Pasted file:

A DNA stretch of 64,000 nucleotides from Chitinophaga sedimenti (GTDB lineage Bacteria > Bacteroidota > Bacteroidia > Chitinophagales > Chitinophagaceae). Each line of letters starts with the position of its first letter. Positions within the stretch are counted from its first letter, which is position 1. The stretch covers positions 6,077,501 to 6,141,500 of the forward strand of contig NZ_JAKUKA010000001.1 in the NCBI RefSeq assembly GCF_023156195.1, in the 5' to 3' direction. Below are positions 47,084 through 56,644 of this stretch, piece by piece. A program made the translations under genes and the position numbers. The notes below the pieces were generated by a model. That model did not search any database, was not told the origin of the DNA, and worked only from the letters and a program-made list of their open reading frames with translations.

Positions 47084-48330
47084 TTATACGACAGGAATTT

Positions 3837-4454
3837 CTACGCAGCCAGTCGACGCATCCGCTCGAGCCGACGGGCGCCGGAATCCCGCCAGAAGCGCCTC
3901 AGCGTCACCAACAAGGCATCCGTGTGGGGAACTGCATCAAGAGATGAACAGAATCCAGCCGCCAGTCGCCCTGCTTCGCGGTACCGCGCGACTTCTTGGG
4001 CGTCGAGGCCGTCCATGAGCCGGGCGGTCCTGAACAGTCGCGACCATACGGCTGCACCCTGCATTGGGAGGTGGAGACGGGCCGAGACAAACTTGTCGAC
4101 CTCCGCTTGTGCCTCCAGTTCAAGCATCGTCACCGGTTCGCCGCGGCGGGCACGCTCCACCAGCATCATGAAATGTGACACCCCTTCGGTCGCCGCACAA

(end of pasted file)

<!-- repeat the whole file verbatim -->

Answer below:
A DNA stretch of 64,000 nucleotides from Chitinophaga sedimenti (GTDB lineage Bacteria > Bacteroidota > Bacteroidia > Chitinophagales > Chitinophagaceae). Each line of letters starts with the position of its first letter. Positions within the stretch are counted from its first letter, which is position 1. The stretch covers positions 6,077,501 to 6,141,500 of the forward strand of contig NZ_JAKUKA010000001.1 in the NCBI RefSeq assembly GCF_023156195.1, in the 5' to 3' direction. Below are positions 47,084 through 56,644 of this stretch, piece by piece. A program made the translations under genes and the position numbers. The notes below the pieces were generated by a model. That model did not search any database, was not told the origin of the DNA, and worked only from the letters and a program-made list of their open reading frames with translations.

Positions 47084-48330
47084 TTATACGACAGGAATTT

Positions 3837-4454
3837 CTACGCAGCCAGTCGACGCATCCGCTCGAGCCGACGGGCGCCGGAATCCCGCCAGAAGCGCCTC
3901 AGCGTCACCAACAAGGCATCCGTGTGGGGAACTGCATCAAGAGATGAACAGAATCCAGCCGCCAGTCGCCCTGCTTCGCGGTACCGCGCGACTTCTTGGG
4001 CGTCGAGGCCGTCCATGAGCCGGGCGGTCCTGAACAGTCGCGACCATACGGCTGCACCCTGCATTGGGAGGTGGAGACGGGCCGAGACAAACTTGTCGAC
4101 CTCCGCTTGTGCCTCCAGTTCAAGCATCGTCACCGGTTCGCCGCGGCGGGCACGCTCCACCAGCATCATGAAATGTGACACCCCTTCGGTCGCCGCACAA